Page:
What can you do to boost your presence in the writing community?
Participate in writing groups, attend festivals and readings – open mics too, if the opportunity arises! Be generous and supportive of other writers, review and promote their work if you feel it has merit – what goes around comes around.
Follow others and enhance your presence on platforms such as Twitter, it’s a fantastic way of finding out what’s going on.
Why are publications such as POTB so important for new, and experienced, writers alike?
It’s a stable, high quality outlet for writing which has an established profile and presence. POTB prides itself on its ‘blind’ selection process which ensures work is accepted on the quality of the submission rather than ‘who you are’, giving new writers the opportunity to have their work published on merit.
The team is dedicated to producing a widely promoted, high-quality magazine. Many pamphlets or transient magazines get ‘lost in the shelves’ whereas POTB has persisted as one of several key magazines on the Scottish literary scene, within which I’m immensely proud to feature.
Reflections on the Launch of Pushing Out the Boat Issue 14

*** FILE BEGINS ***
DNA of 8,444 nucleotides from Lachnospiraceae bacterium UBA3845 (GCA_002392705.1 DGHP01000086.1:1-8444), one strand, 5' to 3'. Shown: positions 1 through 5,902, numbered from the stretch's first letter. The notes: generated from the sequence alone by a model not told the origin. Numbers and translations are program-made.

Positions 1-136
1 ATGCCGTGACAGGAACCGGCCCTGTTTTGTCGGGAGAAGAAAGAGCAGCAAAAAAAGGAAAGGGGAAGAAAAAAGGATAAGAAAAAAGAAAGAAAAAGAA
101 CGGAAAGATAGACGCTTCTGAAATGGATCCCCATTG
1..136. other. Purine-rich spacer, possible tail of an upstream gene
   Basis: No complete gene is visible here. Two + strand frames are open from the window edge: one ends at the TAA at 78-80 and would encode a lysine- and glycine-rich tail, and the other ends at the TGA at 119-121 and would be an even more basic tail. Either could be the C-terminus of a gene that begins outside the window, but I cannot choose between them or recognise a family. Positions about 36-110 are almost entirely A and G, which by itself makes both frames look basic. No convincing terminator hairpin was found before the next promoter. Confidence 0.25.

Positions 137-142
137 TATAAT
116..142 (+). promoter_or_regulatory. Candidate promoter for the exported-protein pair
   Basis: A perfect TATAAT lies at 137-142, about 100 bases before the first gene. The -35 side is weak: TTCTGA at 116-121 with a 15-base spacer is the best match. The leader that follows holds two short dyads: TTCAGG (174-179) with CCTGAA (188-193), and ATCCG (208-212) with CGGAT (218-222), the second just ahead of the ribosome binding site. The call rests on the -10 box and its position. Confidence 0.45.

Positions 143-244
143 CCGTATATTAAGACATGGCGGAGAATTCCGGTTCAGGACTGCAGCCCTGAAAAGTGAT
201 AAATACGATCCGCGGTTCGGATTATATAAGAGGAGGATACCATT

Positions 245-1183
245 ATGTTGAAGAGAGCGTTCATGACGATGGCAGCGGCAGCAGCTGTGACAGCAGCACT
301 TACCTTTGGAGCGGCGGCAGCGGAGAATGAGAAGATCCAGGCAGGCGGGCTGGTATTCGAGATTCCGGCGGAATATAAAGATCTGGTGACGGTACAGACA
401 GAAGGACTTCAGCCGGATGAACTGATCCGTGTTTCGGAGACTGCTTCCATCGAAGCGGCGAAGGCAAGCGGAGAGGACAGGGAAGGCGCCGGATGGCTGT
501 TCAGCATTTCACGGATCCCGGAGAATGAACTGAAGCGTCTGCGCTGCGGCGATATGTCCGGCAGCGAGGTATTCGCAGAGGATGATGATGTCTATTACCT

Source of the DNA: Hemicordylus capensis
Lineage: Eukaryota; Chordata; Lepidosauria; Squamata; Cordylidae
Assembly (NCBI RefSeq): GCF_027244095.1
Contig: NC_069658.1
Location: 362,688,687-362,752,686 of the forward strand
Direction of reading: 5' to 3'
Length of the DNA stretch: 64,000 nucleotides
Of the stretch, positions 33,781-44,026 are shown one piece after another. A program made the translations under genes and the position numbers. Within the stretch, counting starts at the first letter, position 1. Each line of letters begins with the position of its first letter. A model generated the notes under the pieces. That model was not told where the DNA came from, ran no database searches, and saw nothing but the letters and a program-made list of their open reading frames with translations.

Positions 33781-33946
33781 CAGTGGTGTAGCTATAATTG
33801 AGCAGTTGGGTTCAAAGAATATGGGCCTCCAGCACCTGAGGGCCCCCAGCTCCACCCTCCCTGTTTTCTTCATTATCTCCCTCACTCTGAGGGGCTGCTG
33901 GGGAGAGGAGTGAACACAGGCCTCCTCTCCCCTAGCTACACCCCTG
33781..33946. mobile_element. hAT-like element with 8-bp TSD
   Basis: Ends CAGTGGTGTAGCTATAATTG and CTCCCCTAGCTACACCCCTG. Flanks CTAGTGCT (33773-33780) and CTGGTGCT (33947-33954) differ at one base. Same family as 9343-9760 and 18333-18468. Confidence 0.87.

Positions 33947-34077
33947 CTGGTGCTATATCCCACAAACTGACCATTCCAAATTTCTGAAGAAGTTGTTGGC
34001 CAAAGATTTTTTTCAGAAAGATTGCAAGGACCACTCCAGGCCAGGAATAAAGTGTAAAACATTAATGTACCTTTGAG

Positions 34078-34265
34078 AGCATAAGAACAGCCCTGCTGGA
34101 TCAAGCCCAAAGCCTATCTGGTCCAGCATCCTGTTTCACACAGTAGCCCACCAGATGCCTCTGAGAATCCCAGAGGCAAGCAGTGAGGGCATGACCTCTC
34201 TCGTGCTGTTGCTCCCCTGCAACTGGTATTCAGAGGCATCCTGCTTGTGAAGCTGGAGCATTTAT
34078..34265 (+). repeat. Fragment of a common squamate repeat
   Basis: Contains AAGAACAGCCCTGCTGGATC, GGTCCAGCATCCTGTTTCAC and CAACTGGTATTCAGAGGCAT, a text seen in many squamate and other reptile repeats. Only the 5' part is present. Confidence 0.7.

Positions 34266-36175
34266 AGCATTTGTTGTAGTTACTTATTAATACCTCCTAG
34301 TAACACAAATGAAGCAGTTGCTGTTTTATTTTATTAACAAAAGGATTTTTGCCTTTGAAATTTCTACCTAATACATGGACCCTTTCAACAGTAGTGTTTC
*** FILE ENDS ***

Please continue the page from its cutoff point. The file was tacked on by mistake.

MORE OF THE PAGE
posted on 13 May 2017
Reflections on the Launch of Pushing Out the Boat Issue 14 on 30 April 2017
An interview with poet Yani Georgieva by RGU student journalist Harrison Abbott.
1. How do you feel your reading went today?
Reading your own poetry is always slightly terrifying, no matter how many times you’ve done it before. When people read your poems off a page, they have the freedom to give them their own voice and meaning – which can sometimes be completely different from what you intended. I always worry that, when I read my poetry out loud, I intrude on that personal bubble: a bit like watching a film adaptation of your favourite book. The audience was very open and warm, so in that sense I think the reading went well – but there was a lot of talent in the room.
2. What did you like about the event?
Pushing Out the Boat feels like a collective more than a publication. To me, the event felt like being in a cosy weekend writing club. It was very calm and open, and reading aloud to the audience felt a bit like reading your poems to people you have been writing with for years. There was an incredible variety in the poems we heard as well – we jumped from squirrels, to death, then back to sheep – which made the event even more of a joy to be part of.
3. Which contributions did you particularly enjoy/admire?
I think there was a great variety in the pieces we heard, so there was something to admire in all of them. I loved Jim Conwell’s pieces, ‘Like a Fist’ and ‘My Sister is Dying’. His writing is so compact and concise, every word is indispensable and punches you in the right place. I also loved Gavin Gilmour’s prose and, of course, Martin Walsh’s skilful re-enactment of a dialogue between a Mexican humming bird and a New York squirrel. I’ll be thinking of that one for weeks.
4. What do you seek to produce in your writing? What inspires you most to write?